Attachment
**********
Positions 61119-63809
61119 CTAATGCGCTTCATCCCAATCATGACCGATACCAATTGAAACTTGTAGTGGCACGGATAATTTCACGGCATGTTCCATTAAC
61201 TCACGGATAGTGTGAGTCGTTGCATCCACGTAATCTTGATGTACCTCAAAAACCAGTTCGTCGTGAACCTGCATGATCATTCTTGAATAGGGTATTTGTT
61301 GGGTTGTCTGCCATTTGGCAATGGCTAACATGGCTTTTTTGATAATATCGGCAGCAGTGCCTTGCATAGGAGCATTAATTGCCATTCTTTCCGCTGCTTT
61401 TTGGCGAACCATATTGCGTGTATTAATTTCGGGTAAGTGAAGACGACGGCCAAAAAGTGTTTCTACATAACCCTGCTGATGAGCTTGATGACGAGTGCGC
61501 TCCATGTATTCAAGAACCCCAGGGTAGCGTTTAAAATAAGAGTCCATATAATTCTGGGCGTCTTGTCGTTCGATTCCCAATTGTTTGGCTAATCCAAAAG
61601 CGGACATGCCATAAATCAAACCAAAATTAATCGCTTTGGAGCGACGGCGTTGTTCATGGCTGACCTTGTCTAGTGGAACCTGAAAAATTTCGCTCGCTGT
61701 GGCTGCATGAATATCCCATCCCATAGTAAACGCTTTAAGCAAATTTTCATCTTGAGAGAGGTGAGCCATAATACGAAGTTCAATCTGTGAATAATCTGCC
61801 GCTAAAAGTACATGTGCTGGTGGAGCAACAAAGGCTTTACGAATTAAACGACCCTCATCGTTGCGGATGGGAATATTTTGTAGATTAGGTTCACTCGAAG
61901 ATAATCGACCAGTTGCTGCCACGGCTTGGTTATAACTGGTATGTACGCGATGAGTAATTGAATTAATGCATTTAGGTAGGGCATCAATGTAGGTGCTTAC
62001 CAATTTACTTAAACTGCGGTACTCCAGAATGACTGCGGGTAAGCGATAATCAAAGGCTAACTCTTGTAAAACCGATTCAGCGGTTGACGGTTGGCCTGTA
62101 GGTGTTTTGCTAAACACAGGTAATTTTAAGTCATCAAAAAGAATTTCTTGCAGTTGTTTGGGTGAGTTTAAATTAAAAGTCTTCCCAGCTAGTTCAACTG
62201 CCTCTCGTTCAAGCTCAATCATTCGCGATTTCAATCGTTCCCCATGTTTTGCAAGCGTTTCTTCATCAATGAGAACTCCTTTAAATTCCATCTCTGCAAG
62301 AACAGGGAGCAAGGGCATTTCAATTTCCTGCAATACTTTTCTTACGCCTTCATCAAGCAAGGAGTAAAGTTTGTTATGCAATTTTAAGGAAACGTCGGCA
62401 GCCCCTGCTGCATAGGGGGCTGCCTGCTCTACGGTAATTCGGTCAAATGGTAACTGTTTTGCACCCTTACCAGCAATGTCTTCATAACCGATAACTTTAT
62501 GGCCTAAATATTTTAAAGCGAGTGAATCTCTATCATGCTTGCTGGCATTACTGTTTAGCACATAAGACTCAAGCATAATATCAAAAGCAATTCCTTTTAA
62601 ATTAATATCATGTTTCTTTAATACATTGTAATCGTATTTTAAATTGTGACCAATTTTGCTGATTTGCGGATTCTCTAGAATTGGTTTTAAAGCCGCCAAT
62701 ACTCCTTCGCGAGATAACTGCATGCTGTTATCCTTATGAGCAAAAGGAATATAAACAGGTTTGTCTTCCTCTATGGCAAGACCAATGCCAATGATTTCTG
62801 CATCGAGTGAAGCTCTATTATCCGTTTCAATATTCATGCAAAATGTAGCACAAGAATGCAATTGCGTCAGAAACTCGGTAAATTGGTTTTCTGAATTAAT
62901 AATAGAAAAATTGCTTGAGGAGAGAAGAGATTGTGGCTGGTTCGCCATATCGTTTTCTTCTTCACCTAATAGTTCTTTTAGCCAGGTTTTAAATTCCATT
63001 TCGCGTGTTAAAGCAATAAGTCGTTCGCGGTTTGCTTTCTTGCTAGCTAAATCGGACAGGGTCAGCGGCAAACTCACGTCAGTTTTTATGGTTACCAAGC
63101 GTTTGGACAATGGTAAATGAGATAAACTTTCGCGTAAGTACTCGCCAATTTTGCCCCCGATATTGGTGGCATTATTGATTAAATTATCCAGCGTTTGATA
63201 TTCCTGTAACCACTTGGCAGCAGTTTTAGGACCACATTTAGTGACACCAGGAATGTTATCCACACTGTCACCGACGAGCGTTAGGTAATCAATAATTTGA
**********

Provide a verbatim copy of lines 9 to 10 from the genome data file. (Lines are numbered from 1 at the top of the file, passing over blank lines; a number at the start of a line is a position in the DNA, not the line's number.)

61801 GCTAAAAGTACATGTGCTGGTGGAGCAACAAAGGCTTTACGAATTAAACGACCCTCATCGTTGCGGATGGGAATATTTTGTAGATTAGGTTCACTCGAAG
61901 ATAATCGACCAGTTGCTGCCACGGCTTGGTTATAACTGGTATGTACGCGATGAGTAATTGAATTAATGCATTTAGGTAGGGCATCAATGTAGGTGCTTAC